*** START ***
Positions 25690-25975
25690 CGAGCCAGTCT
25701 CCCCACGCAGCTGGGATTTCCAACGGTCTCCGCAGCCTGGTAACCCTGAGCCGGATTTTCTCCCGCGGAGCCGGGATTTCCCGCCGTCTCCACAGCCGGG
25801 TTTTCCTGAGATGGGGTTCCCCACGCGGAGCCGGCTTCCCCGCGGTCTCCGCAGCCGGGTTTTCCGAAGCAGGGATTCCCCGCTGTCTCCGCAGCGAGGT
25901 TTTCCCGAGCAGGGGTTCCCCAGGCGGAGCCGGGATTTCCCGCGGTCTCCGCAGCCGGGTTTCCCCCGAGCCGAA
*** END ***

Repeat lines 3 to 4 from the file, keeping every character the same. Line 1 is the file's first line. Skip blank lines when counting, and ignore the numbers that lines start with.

25701 CCCCACGCAGCTGGGATTTCCAACGGTCTCCGCAGCCTGGTAACCCTGAGCCGGATTTTCTCCCGCGGAGCCGGGATTTCCCGCCGTCTCCACAGCCGGG
25801 TTTTCCTGAGATGGGGTTCCCCACGCGGAGCCGGCTTCCCCGCGGTCTCCGCAGCCGGGTTTTCCGAAGCAGGGATTCCCCGCTGTCTCCGCAGCGAGGT